On 19 July 2018, at about 1908 central daylight time, a 33-foot-long, modified World War II-era DUKW amphibious passenger vessel, "the Stretch Duck 7" sank during a storm with heavy winds that developed rapidly on Table Rock Lake near Branson, Missouri.
Of the 31 persons that were onboard, there were reported 17 fatalities. As the NTSB reported, the vessel's operator, Ride the Ducks of Branson continued to operate waterborne tours although a severe thunderstorm warning had been issued.
Due to the strong weather conditions, the manager-on-duty advised the captain, prior to departing, to complete the lake portion of the tour before the land tour, which normally occurred first.
In addition, three other vessels from the company also started waterborne tours following the severe thunderstorm warning.
In light of the situation, the Stretch Duck 7 entered the water with strong winds and waves reportedly 3- to 5-feet high, with the highest wind gust recorded at 73 mph. Yet, the vessel during its effort to reach land, took on water and sank approximately 250 feet away from the exit ramp.
Following the vessel's sink, several first responders, along with the crewmembers and passengers aboard a paddlewheeler moored nearby and managed to rescue 14 passengers, 7 of whom were transported to a local hospital.
- The Stretch Duck 7’s propulsion, steering, and bilge systems operated normally and thus were not factors in this accident.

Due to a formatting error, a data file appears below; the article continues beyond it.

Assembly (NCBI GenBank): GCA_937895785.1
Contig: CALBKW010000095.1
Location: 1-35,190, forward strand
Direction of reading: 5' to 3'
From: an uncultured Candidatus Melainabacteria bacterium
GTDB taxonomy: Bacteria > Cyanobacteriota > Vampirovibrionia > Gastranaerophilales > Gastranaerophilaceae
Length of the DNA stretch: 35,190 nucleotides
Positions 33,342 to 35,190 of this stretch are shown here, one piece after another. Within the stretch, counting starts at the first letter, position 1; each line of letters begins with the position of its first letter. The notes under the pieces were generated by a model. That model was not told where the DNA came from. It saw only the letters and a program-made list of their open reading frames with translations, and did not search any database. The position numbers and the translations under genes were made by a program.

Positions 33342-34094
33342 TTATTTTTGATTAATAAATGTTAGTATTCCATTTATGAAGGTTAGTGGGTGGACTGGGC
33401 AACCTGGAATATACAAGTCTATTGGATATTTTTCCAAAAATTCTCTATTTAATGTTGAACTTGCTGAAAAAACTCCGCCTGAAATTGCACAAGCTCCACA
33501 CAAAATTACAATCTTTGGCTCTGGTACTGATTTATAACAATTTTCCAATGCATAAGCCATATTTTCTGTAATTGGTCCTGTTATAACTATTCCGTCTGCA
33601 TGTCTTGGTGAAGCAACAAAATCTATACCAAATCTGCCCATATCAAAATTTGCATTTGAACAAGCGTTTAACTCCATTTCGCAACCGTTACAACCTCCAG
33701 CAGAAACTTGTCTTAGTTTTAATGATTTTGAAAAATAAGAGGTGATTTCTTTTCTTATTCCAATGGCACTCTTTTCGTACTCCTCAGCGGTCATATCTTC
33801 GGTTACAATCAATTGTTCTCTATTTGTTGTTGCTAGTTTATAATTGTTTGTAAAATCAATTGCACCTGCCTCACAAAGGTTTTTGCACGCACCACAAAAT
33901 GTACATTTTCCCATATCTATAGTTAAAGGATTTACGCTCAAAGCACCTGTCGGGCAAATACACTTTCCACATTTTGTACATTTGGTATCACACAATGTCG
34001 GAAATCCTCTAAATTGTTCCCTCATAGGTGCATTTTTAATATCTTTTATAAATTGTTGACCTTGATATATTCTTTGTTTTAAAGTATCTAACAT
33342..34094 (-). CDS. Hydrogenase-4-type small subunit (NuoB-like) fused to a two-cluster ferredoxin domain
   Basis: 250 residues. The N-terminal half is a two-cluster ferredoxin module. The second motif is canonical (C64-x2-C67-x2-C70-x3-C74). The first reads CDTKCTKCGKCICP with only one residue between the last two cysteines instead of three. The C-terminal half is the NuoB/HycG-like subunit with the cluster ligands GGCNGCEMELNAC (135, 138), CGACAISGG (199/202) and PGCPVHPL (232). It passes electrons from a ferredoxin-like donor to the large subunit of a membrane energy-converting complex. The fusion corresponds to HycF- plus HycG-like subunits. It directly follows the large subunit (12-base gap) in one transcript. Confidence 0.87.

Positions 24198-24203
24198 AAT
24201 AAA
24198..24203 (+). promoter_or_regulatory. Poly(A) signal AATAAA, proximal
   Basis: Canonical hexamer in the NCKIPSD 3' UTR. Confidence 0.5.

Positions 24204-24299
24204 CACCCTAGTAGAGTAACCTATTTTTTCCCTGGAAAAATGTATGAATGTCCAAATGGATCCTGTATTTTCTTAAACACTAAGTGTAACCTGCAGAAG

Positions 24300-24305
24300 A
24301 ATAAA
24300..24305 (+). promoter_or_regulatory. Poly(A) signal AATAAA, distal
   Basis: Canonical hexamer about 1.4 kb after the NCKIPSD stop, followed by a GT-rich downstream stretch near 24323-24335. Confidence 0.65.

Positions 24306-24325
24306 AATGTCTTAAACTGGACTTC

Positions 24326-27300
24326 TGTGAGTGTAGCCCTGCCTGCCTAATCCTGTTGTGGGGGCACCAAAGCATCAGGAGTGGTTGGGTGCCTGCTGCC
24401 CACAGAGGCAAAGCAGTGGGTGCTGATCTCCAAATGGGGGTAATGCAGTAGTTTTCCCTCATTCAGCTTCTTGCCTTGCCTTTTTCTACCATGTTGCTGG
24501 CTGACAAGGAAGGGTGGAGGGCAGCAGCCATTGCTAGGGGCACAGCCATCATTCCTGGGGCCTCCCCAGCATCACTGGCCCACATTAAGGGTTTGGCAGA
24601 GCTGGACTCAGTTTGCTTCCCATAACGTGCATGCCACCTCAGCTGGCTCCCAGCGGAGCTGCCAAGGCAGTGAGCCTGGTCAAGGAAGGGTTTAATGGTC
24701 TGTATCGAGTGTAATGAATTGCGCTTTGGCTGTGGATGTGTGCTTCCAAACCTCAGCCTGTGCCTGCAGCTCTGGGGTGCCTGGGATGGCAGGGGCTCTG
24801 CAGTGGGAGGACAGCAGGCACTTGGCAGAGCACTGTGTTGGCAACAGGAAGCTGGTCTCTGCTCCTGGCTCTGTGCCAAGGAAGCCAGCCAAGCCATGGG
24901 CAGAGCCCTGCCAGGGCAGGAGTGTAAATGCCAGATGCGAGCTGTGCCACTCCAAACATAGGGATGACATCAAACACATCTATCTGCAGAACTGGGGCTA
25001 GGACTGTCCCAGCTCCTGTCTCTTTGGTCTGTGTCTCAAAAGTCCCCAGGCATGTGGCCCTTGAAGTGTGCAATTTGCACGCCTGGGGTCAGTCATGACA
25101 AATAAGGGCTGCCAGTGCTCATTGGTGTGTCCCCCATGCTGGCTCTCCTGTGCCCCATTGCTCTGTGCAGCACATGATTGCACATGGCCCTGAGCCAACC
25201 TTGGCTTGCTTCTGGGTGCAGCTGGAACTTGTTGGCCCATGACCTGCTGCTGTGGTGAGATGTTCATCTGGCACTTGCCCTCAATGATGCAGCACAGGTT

- Neither alcohol nor other impairing drugs were factors in this accident.
- On the day of the accident, the National Weather Service accurately forecasted and issued timely notifications of a severe thunderstorm that would impact the accident location.
- Ride the Ducks did not effectively use all available weather information to monitor the approaching severe weather and assess the risk it posed to its waterborne operations.
- Ride the Ducks should have suspended waterborne operations for the Stretch Duck 7 and the other last tours of the day in anticipation of imminent severe weather.
- The rapid sinking of the Stretch Duck 7 resulted from uncontrolled progressive flooding due to a lack of subdivision.
- When the vessel sank, the closed starboard-side curtain aboard the Stretch Duck 7 impeded egress and likely resulted in additional fatalities.
- Initial water ingress to the Stretch Duck 7 was likely from waves rolling over the air intake hatch’s spring-loaded damper and intermittently opening it, thereby allowing water into the engine compartment.
This is a synopsis from the NTSB’s report and does not include the Board’s rationale for the conclusions, probable cause, and safety recommendations. NTSB staff is currently making final revisions to the report from which the attached conclusions and safety recommendations have been extracted. The final report and pertinent safety recommendation letters will be distributed to recommendation recipients as soon as possible.
...as NTSB noted.